Douglas S. Massey
|Alma mater||Western Washington University (B.A. 1974)|
|Thesis||Residential Segregation of Spanish Americans in United States Urbanized Areas (1978)|
|Institutions||Woodrow Wilson School of Public and International Affairs at Princeton University|
|Main interests||Sociology, immigration, residential segregation|
Douglas Steven Massey (born 1952 in Olympia, Washington, United States) is an American sociologist. Massey is currently a professor of Sociology at the Woodrow Wilson School of Public and International Affairs at Princeton University and is an adjunct professor of Sociology at the University of Pennsylvania. Massey specializes in the sociology of immigration, and has written on the effect of residential segregation on the black underclass in the United States.
He received his Bachelor of Arts in Sociology, Psychology, and Spanish, from Western Washington University in 1974, and in 1977 he received a Master of Arts in Sociology from Princeton University. Massey continued at Princeton University and received his PhD in 1978. He was a Guggenheim fellow in 1990-1991. He is married to psychologist Susan Fiske.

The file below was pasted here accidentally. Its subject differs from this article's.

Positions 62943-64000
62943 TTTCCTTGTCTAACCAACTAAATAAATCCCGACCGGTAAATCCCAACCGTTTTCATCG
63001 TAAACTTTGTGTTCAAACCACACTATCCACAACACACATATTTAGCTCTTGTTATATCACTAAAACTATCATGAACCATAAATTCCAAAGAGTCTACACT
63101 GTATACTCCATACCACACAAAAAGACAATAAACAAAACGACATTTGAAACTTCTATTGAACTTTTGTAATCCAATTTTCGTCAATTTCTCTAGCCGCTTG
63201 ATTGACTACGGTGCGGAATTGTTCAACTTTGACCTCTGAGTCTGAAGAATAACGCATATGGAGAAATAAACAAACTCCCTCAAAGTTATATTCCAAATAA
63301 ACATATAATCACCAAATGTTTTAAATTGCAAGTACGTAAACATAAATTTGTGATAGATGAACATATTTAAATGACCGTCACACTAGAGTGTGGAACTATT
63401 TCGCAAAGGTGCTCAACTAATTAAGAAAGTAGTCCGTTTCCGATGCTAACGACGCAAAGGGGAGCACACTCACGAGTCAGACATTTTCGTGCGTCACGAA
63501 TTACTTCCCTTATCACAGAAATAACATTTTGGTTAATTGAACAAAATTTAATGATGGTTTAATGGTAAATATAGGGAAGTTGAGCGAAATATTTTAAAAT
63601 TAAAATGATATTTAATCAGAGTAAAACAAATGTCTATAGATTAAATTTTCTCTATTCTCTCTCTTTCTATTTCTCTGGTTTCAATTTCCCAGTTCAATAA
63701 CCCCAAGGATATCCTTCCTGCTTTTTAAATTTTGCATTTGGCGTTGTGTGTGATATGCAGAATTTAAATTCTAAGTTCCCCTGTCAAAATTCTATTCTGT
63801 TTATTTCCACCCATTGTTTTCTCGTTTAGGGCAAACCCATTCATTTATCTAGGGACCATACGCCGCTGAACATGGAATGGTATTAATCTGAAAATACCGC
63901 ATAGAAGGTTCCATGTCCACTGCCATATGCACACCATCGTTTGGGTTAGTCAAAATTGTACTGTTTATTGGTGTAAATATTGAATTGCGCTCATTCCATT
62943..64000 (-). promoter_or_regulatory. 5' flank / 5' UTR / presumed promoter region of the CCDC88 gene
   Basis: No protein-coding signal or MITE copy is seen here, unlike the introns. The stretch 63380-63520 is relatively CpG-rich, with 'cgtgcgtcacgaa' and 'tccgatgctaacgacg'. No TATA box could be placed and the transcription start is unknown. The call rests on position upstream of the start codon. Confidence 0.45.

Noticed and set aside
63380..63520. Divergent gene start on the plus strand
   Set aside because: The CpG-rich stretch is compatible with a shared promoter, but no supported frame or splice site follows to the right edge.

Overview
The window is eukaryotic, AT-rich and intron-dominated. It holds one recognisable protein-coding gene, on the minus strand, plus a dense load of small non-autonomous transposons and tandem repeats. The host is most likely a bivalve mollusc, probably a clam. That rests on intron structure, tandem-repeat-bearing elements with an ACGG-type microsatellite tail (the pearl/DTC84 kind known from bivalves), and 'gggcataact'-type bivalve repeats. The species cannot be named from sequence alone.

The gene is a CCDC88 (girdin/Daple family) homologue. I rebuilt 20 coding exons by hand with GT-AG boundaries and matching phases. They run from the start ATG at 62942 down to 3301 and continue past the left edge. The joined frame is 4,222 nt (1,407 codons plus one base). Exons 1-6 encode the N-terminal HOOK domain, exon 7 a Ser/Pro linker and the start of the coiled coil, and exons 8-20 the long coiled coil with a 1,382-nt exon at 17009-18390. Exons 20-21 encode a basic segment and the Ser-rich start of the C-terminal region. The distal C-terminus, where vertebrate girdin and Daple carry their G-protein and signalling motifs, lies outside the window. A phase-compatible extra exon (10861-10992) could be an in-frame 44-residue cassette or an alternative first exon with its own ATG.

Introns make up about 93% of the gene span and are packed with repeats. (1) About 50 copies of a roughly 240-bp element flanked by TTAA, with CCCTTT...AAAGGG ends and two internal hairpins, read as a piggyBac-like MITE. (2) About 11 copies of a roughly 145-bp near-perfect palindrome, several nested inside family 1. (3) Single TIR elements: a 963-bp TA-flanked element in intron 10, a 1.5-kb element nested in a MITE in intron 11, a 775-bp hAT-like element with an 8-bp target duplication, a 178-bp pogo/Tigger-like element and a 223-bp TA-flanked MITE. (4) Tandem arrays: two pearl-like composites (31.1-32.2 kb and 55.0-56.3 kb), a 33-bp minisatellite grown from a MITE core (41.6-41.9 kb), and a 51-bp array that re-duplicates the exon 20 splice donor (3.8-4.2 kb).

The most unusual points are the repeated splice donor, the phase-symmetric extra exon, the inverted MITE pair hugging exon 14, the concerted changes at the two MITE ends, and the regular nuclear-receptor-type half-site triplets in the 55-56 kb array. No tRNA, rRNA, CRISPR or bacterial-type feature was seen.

Douglas S. Massey is the founder and co-director of the Mexican Migration Project and the Latin American Migration Project, with his long-time collaborator Jorge Durand. He is Board Member of the Institut für interdisziplinäre Konflikt- und Gewaltforschung (Institute for Interdisciplinary Research on Conflict and Violence) at Bielefeld University and a past editor of the International Journal of Conflict and Violence.
Massey was president of the Population Association of America in 1996. He served as the 92nd president of the American Sociological Association, 2000-2001, and has won several awards for his books. From 2006 to 2015, he was the president of the American Academy of Political and Social Science. In 2008, he received a special recognition from the World Cultural Council.
Massey's research areas include: